My aforementioned novel Low Country features chicken-skin sandwiches in an early scene, which Caitlin and I decided to have over Labor Day weekend. What I ended up making, though, isn't much like the sandwiches in the book, but instead crossed over with French fry poboys - the original poboy, a sandwich of nothing but French fries and gravy.
Deep-fried chicken skin (just skins from chicken thighs dropped into the deep fryer at 375 for about 4-5 minutes), French fries, rich beef gravy, and goat cheese, on a homemade baguette. Mine has hot sauce, hers didn't.
I have to tell you ... my full review of Presto's Cool Daddy deep fryer is coming up sometime this month after I've had a chance to see how it handles larger quantities ... but just based on what I've done so far I consider it well worth the ~$50 price, and I didn't really expect to. Deep fryers come in three basic price points - the cheapest ones with no temperature control, the ones at the $50-80 price point that usually have temperature control and a few other features, and the high-end ones at $200. I expected there would be a good chance that a $50 deep fryer would be finicky enough that it would be really high maintenance and a pain in the ass to use, which is why I'd never bought one. But it's handled everything terrifically.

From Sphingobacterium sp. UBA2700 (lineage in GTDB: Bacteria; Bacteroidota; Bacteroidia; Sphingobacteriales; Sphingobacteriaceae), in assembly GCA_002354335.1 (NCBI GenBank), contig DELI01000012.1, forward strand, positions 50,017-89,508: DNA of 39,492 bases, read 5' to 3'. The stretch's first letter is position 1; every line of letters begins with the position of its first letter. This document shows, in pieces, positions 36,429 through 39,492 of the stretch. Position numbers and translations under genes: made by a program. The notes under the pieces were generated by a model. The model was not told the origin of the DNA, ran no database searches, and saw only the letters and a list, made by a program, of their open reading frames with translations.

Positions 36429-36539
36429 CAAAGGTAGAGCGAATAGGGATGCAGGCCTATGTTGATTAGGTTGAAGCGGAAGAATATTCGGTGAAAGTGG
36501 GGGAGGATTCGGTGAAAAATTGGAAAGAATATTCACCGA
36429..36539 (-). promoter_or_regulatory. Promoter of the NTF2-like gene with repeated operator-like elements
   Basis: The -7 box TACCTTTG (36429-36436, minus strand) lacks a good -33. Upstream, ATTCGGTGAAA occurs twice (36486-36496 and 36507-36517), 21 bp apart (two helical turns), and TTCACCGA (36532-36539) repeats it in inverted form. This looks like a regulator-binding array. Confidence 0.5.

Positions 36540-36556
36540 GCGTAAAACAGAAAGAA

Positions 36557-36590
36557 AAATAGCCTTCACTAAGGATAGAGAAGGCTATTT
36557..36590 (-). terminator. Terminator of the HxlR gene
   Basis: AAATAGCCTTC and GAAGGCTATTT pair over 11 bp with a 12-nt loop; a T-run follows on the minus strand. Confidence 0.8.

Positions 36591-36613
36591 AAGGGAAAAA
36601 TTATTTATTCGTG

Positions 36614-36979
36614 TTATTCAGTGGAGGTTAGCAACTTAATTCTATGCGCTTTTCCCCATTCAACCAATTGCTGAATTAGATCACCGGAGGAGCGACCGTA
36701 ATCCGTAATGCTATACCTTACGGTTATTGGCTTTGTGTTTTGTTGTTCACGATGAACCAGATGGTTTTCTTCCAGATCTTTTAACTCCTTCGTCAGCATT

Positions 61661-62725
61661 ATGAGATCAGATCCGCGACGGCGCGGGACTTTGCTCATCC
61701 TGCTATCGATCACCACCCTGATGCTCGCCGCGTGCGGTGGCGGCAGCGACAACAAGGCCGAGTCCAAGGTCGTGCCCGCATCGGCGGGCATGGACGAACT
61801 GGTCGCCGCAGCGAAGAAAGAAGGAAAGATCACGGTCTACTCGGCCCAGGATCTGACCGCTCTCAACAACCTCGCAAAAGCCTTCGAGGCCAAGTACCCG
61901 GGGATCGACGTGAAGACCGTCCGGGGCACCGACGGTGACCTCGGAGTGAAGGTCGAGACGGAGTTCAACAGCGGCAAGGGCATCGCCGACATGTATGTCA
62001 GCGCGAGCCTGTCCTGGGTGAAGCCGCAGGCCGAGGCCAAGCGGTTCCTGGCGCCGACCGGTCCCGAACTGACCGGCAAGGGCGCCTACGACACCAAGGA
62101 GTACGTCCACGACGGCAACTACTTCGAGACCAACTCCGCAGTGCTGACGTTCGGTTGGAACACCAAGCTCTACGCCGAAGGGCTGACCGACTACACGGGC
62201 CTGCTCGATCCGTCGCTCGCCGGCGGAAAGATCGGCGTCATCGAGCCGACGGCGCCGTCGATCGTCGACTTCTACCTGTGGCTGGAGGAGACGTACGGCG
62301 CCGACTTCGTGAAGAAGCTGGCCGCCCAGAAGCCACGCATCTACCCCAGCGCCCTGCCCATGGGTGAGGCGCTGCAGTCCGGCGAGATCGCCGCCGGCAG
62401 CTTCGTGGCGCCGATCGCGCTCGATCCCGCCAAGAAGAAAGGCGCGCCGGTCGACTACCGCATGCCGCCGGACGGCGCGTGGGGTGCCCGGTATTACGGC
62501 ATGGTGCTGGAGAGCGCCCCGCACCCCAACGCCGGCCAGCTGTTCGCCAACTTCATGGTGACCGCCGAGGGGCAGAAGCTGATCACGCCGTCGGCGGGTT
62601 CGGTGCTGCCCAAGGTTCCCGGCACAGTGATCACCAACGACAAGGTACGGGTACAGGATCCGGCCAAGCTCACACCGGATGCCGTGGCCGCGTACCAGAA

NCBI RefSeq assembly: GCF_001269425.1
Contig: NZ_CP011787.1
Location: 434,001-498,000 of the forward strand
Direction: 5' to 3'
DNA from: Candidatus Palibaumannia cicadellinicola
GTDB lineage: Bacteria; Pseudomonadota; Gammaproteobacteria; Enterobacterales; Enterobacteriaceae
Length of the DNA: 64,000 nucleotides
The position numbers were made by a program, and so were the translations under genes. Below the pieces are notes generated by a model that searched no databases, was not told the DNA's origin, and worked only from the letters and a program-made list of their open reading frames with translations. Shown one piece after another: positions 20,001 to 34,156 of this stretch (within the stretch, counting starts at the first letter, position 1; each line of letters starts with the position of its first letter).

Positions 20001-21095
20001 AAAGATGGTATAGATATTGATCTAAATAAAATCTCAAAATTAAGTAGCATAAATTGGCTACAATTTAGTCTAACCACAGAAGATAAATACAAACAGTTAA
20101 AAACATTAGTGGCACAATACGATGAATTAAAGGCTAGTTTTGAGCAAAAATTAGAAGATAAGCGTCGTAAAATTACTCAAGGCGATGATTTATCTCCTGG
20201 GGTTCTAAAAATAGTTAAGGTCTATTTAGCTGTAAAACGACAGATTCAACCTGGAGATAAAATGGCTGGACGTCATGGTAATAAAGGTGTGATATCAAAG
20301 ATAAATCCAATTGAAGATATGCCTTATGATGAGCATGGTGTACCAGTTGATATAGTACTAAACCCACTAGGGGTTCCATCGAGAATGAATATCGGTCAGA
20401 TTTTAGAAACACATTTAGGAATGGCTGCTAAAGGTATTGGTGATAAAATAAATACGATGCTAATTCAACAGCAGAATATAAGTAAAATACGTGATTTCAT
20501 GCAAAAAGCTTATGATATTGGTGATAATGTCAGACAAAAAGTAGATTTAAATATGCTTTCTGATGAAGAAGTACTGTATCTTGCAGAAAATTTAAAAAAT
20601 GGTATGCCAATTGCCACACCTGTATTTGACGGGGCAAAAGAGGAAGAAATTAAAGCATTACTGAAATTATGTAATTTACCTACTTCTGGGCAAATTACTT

Also of note: we decided to get ice cream at Dairy Queen on Friday because of Labor Day being the end of summer and all, and I ordered a marshmallow malt. DQ just makes their shakes by combining their sundae toppings with soft-serve, so the options are a little different than usual. Now, I'm usually a creature of habit with shakes: any time it's an option, I get a cherry malted; if it isn't, I get a vanilla malted; if I'm somewhere without malt powder, then usually a coffee shake. But I just thought, fuck it, I'll try a marshmallow malted - and it was damn good. It was almost like a vanilla malt with an aftertaste like Lucky Charms.